Archive

Archive for June 29, 2010

Oscar-winner Alexander Payne, George Clooney and Co. Find Love, Pain and the Whole Damn Thing Shooting ‘The Descendants’ in Hawaii

June 29, 2010 1 comment

George Clooney at the 33rd Deauville American ...

Image via Wikipedia

Oscar-winner Alexander Payne, George Clooney and Co. Find Love, Pain and the Whole Damn Thing Shooting ‘The Descendants’ in Hawaii

©by Leo Adam Biga

(As published in The Reader, http://www.thereader.com)

 

Alexander Payne’s version of Paradise Lost, by way of Terms of Endearment, describes the emotional arc of his new $24 million George Clooney vehicle, The Descendants, which wrapped shooting in Hawaii at the end of May.

Arriving to interview Payne at his swank new downtown digs, he gave this reporter the nickel tour of his pad; more properly termed a penthouse loft that overlooks the Gene Leahy Mall. The place has a movie-movie look straight out of a Hollywood art director’s sketchbook. Workmen finished making fixes around the condo while we sat at a heavily lacquered round wooden table. As the tape started rolling, a thunderstorm unleashed wind and rain, enveloping the downtown canyon in sheets of gray. The curious director noted the commotion, but quickly carried on.

A premise of the Kaui Hart Hemmings novel, which Payne adapted for the film, is that life’s messiness proceeds the same in a supposed paradise as it does in, say, drab Omaha. Eden doesn’t exempt one from loss or burden. Payne revealed as much in Sideways, where errant pals turned nirvana into a pitiful wasteland.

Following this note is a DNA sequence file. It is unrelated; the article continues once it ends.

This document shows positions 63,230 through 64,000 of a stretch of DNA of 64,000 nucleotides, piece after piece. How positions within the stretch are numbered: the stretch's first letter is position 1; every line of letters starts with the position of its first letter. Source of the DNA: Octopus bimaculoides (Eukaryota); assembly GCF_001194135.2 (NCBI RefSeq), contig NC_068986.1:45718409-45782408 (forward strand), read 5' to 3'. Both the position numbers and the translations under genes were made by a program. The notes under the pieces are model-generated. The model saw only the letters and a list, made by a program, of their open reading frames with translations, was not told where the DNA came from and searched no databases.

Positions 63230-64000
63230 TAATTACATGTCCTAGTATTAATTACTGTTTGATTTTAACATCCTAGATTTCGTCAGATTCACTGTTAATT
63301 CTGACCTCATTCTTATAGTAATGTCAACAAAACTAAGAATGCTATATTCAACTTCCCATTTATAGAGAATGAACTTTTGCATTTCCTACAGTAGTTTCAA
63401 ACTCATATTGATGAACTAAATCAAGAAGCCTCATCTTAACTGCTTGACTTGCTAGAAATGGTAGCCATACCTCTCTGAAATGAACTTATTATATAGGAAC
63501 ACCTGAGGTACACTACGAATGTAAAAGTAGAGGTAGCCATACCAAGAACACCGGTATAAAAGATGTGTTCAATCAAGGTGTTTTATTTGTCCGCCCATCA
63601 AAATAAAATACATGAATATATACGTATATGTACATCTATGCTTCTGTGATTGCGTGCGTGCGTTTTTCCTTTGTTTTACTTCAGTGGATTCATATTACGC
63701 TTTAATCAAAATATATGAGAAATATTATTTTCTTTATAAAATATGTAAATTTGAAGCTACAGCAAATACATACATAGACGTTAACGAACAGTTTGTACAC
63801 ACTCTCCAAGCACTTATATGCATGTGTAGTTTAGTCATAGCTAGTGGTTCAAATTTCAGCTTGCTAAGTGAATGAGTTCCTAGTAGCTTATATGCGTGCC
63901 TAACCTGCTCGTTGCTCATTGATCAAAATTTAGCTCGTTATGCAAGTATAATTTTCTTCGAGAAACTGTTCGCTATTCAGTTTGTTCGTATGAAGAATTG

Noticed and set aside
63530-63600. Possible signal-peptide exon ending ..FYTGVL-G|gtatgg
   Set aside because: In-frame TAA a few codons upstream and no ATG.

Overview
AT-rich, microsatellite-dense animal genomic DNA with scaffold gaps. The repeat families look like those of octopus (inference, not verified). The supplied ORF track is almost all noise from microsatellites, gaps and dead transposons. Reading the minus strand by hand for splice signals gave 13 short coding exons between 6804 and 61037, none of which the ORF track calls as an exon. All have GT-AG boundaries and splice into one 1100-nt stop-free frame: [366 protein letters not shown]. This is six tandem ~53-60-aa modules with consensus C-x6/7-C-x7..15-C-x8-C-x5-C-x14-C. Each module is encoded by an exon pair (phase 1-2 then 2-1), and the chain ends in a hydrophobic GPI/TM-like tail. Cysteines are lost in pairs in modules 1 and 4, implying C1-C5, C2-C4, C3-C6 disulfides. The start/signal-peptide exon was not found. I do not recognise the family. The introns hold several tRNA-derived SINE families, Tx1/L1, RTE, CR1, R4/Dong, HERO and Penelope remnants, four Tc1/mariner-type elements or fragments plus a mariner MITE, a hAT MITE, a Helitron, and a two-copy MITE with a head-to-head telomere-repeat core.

It’s clear the writer-director prefers protagonists undertake an ironical journey. Whether Ruth Stoops (Citizen Ruth), Jim McAllister (Election), Warren Schmidt (About Schmidt), Miles and Jack (Sideways), or Clooney’s Matt King, Payne plunges anti-heroes down a rabbit hole of self-discovery.

A seriocomic odyssey writ small unfolds, ending with the beleaguered character completing and/or embarking on a trek, wizened or not along the way.

Matt King is the most emotionally mature adult male seen in the Paynesian world, but he’s not without issues. The middle-aged a-hole is a well-off attorney troubled by his identity as a landed descendant of a white missionary who married into Hawaiian royalty. What’s worse, he’s pining and worrying over his wife, who’s in a coma after a boating accident. This was not how their golden union was to end. They were the couple others envied. But we learn that things between them had been less than idyllic for a while. Matt settled for things; Liz did not. Beautiful, free-spirited, attention-grabbing Liz always got her way. Even in her vegetative state, Matt feels betrayed by her restless, reckless vibe.

Two thankless deadlines hang over Matt: to pull or not pull life support, and sell or not sell the valuable land entrusted him and his large extended family.

Much of the story revolves around Liz in the ICU. Payne does not shrink from depicting her fragile, wasted away existence.

“It’s meant to be startling,” he said, adding that actress Patricia Hastie went to extremes — losing weight, growing her body hair and nails, skimping on sleep — to achieve stark realism. Even when not on camera, her presence is felt, lending a more serious tone than usual to the satiric Payne universe.

“It’s more of a drama than I’ve done before and I’m curious to see how that turns out,” he said. “I think it’ll be OK, but I haven’t seen a lot of the footage. I thought in the past I would be afraid of drama, because I’d always made comedies. Often comedy directors have the best touch with pathos. The jury’s still out with this one.”

YOU CAN READ THE REST OF THE STORY IN MY NEW BOOK-

Alexander Payne: His Journey in Film, A Reporter’s Perspective 1998-2012

A compilation of my articles about Payne and his work.  Now available for pre-ordering.

 

 

 

Related Articles

Follow

Get every new post delivered to your Inbox.

Join 623 other followers